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Story of the eye


To others, the universe seems honest. It seems honest to honest people because they have castrated eyes,
“Story of the Eye” Georges Bataille 1928

The discovery of Patrick Aalk’s photography, especially his “Eye” shots, has awakened in me the blurred memory of my REM sleep, these rapid eye movements from my trance-like sleepwalk, blinking in saccade in futile attempts to capture time in total unconsciousness. Aalk’s moving images of eyes were unexpectedly revealed to me from behind layers of bubble wrap, at a precise moment when I was meditating on the rapport between time and space that is central to the cinematography of Michelangelo Antonioni. We open wide our eyes when we are born, in French we say “on voit le jour” – we see the day. When we die, our eyes are shut, either by ourselves or someone else does it for us. In between, our eyes have consumed billions of images, only a fraction of them are stored in our memory. In a parallel to the process of photography: to take a photo, we open the diaphragm and let “life” in, we let the light impress the negative, then we release the shutter and the picture is “captured”: a time capsule for eternity, actually, like they say in cinema, a “freeze-frame shot”. There is no more movement, no more sound and fury.

In Camera Lucida, Roland Barthes wrote: “When we define the Photograph as a motionless image, this does not mean only that the figures it represents do not move; it means that they do not “emerge”, do not “leave”: they are anesthetized and fastened down, like butterflies.”The anesthetist Patrick Aalk stands in the middle of the hunting ground, and finger on the trigger like many other hunter-photographers, opening and shutting the lens of his camera, the only difference here is that Aalk shoots as he breathes. The bougé that he creates, the “blur” as he calls it, is a manifestation of his breath-in (opening) and breath-out (shutting) with the camera posed on the rise and fall of his chest. My pulse accelerated when I saw from the bougé the reincarnation of a Man Ray’s photograph in a pair of “Cyclops” twins posing cheek-to-cheek. Aalk’s solarized blur is indeed the memory of our first vision in life when we opened our eyes right after birth, as we searched hungrily for the “red circles” in the immensity of a white milky universe to which we would hook up our gluttonous lips.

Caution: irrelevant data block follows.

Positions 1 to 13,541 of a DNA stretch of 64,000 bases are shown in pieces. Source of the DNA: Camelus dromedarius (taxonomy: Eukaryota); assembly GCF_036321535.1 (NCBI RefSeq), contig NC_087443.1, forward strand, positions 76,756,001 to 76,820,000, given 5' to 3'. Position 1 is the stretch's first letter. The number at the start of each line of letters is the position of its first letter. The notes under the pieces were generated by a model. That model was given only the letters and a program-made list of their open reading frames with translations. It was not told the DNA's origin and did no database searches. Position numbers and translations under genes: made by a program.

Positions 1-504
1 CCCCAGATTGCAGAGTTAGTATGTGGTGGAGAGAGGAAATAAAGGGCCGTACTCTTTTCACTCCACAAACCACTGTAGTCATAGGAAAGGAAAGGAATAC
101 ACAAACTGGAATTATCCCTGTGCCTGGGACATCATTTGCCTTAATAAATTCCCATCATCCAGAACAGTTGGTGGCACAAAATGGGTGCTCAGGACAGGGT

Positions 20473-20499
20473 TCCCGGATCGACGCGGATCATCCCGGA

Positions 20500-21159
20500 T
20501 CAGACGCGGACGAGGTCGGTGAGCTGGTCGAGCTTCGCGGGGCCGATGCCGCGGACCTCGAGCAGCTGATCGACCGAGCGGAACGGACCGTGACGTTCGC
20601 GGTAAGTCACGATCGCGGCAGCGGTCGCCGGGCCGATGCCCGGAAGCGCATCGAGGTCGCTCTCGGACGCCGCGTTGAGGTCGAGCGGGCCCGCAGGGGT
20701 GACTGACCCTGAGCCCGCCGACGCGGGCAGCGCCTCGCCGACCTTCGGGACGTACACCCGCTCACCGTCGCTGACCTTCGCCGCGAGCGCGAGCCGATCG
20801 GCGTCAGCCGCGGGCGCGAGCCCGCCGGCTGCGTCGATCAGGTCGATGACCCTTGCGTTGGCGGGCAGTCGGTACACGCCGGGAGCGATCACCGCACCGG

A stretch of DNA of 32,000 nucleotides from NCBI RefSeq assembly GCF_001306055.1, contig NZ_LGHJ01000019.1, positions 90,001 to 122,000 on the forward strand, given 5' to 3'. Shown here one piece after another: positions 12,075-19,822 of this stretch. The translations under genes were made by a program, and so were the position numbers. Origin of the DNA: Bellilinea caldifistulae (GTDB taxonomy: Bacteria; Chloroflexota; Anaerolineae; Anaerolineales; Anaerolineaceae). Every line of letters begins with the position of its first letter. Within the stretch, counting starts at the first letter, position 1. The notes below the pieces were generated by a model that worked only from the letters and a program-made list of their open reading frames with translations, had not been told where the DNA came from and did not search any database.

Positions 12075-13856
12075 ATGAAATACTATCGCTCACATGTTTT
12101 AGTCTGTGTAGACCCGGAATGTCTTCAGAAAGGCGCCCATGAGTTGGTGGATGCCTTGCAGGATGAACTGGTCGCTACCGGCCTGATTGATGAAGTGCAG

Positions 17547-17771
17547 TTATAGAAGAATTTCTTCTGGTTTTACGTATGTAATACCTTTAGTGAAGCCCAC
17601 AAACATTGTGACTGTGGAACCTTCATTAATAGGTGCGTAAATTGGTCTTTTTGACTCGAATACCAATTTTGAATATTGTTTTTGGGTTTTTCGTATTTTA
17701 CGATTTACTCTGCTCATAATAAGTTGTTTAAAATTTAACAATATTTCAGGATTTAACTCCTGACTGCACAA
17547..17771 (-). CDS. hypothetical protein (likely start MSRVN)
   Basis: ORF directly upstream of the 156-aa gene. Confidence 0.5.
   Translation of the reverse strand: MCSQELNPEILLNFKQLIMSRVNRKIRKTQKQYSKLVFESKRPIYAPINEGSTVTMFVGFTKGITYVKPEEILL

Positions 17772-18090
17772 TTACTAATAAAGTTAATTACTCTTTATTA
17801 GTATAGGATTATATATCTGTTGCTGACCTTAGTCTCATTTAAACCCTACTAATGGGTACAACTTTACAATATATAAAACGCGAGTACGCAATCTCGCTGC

Aalk, blade in hand, cut out more bubble wrap to unveil his compulsive accumulation of horizontal landscapes where the moving lines in dazzling stardust form the traces of his nomadic journey from his Piedmontese / Swedish bloodlines to his former life as a Subterranean Paris adventurer to his current archeological exploration of human condition in China. Reminiscent of Mark Rothko’s layer-paintings, Aalk’s photographs both in black & white and colors are brimming with his own shifting emotions. To quote the master: “If you are only moved by color relationships, you are missing the point. I am interested in expressing the big emotions – tragedy, ecstasy, doom.” These canvassed spaces composed of moving lines make sense when they cross the vertical frames of his obsessive series of eyes wide-open and eyes wide-shut. The crucifix they form together represents the attempt to create the equation of time and space of our existence, the equilibrium that we have never attained between the Father Figure and the Mother Figure. In the end, as a metaphor, the eye becomes the recording device of our story of pleasure and pain, and the lines tell our moments of ecstasy and despair, our experience of Eros and Thanatos. In the manner of Odilon Redon’s “Strange Balloon Mounting towards Infinity”, the eye is forever attracted to the light that dazzles and blinds it.

“Time runs and flows, and only our death succeeds in catching up with it. Photography is a blade which, in eternity, impales the dazzling moment.” – Henri Cartier-Bresson

Patrick Aalk
Through July 10th, 2015
ARTCN Gallery
No.423, Guangfu Lu
(near Suzhou Creek)

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